[0:05:23.0] KR:

Gotcha. So you’ve developed a portfolio, it’s a mix of a diversified portfolio, you’ve got your traditional stocks, mutual funds, you’ve got your alternative assets over here. And you’re, you’re kind of relying on the stocks from an appreciation standpoint, and rely more than traditional assets for cash flow, as well as that general I mean, I imagine there’s appreciation on that side, too. But yeah, your main cash flow source.

[0:05:49.0] DS:

Yeah, so the alternative investments I look at as your cash flow, cash flow plays. And it’s more, it’s not as much about combining cash flow and appreciation, it ended up being more of like a time management thing where I knew I didn’t need too much time if I picked a low cost index fund. And then I could spend a lot of time developing my network developing, you know, all the things that you really need to be successful in the passive investment world.

[0:06:19.0] KR:

Gotcha. So it’s more about putting the traditional piece through an index fund kind of on autopilot, and then allowing you instead of actively picking stocks and trying to do that they’re allowing you to really to focus on the alternative assets and, and doing the diligence there.

[0:06:31.0] DS:


[0:06:32.0] KR:

gotcha, gotcha. Oh, great, that I think that makes a ton of sense. And how do you speak a little bit about it, but how do you find your alternative investment opportunities?

[0:06:45.0] DS:

So I think alternative investments, once you enter that space, it’s all about networking. Alternative investments is a very broad topic. It’s literally anything that’s not traded on basically the public stock market. So it’s, it’s mostly private securities, they’re usually higher minimums. So you have to be a little bit more careful with your due diligence. So having a network and learning some basic on the writing skills are so critical when it comes to alternative investments. Most of the operators I’ve sourced were directly from my network or network network. And then it’s just about you start picking up trends as you start investing in more deals, which markets are producing better returns and which business plans work better than others, you know, and you have to see like, hey, that’s a Class C asset, you should have a class C type of business plan to go along with it. So it’s all about actually networking with alternative investments much, much more so than the traditional side.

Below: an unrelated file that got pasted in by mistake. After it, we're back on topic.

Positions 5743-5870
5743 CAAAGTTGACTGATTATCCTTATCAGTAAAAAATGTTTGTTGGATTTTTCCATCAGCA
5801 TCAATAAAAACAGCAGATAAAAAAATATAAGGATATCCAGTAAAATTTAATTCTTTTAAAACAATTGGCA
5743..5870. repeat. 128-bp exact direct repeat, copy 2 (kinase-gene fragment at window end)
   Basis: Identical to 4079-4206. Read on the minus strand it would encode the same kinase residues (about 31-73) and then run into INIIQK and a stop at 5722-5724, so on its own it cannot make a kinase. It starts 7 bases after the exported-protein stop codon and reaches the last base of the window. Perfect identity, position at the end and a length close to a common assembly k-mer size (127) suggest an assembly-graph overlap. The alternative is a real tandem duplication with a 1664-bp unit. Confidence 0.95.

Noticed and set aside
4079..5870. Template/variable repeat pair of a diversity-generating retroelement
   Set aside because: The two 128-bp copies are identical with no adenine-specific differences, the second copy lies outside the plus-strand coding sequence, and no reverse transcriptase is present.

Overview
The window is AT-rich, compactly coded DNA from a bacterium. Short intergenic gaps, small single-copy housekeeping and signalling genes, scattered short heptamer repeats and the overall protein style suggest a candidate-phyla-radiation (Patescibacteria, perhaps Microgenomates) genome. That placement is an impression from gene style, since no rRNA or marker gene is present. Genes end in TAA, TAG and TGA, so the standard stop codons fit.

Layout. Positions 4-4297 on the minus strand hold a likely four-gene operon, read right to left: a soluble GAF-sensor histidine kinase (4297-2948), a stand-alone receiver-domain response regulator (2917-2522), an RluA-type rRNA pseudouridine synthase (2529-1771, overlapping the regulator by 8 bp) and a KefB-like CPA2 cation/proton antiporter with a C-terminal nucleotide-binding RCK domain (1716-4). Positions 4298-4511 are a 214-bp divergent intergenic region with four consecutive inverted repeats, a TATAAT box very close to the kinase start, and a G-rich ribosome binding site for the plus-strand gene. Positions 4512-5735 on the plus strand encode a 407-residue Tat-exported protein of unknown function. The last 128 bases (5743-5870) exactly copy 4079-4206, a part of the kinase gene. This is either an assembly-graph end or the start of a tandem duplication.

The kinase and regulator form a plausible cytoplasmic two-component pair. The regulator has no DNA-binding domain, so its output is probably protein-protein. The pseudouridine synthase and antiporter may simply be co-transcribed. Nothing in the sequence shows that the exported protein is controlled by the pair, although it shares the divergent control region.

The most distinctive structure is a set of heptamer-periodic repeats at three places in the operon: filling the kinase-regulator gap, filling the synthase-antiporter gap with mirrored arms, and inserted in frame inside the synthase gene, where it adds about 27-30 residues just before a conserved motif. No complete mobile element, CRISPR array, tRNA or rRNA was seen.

[0:07:48.0] KR:

Gotcha. Yeah, absolutely. You got to go out and find those investments, right? So what are some of the sources that you’ve used to build out your network.

[0:07:58.0] DS:

So I started off kind of using Linkedin when I started from like, zero, I remember I just added like real estate investor in on my title. And all of a sudden, I started getting like borderline spam messages from brokers and insurance guys, and you know, but they basically wanted to spend 15 20 minutes find out what you’re up to, you know, I’m sure it’s sometimes it’s not spam, but they were you get a lot of requests, once you put in like real estate investor, because they have like, their VA is sourcing you so that they can contact you. And what I ended up doing is once I was getting on those calls, I was picking up the terms that were being used, that I wasn’t aware of. And once you start realizing there’s a whole different language and in commercial real estate, but it’s the same language throughout different spaces. So once you kind of learn the language of apartment buildings, you could be a passive investor in self storage and mobile home parks. Because there’s little tweaks in the terms, but more or less, you kind of know the layout once you kind of learn it. So that was my first like my first recommendation to anybody who’s starting out when they’re building out the network, just put in the words investor, and Linkedin. And you know, whatever you want to do, if you want to do tech, tech investing, or angel investing or real estate investing, and you will get you know, you’ll get inundated with requests for like 15 minutes, you know, calls and once you get on those calls, realize what the terminology is being used. Because what you want to do is you want to have that basic language understanding before you start going to conferences and meetups because now you go there and you’re not, when you don’t know anything you come off as like, hey, I need a coach, and I need a mentor. And that puts off a lot of people versus when you could speak that language. You could actually be like, hey, do you mind getting on a call once a quarter? And I’ll tell you what I’m seeing. You know which operators are crushing it and what are you seeing. It takes a little while to get that relationship where you could honestly exchange information. But that’s usually the flow path I use. I use LinkedIn to learn language, I started going to conferences to actually meet other investors, especially our limited partners. And you got to go to conferences that actually specialize where the speakers are actually syndicators. And not just like a wholesaling conference. So you’ll need other LP investors there. And when you start meeting them, you know, those are the best sources of information because they could give you honest, actual feedback on how certain operators are doing because, you know, in the operator world, you know, everybody’s the best operator because it’s partially a marketing game, right? So you’ll never get, you know, the full picture. And that’s the only way you’ll really get an honest answer.

[0:10:43.0] KR:

Gotcha. Now that’s a great technique and a good way to do your due diligence. So speaking about the sponsor, because you know, I’m of the mindset that the sponsor is the most important part of the deal, right? You’ve got to have a solid sponsor. So what do you do? What do you look for in a sponsor, when you’re going out and deciding if it’s somebody want to invest with,

[0:11:06.0] DS: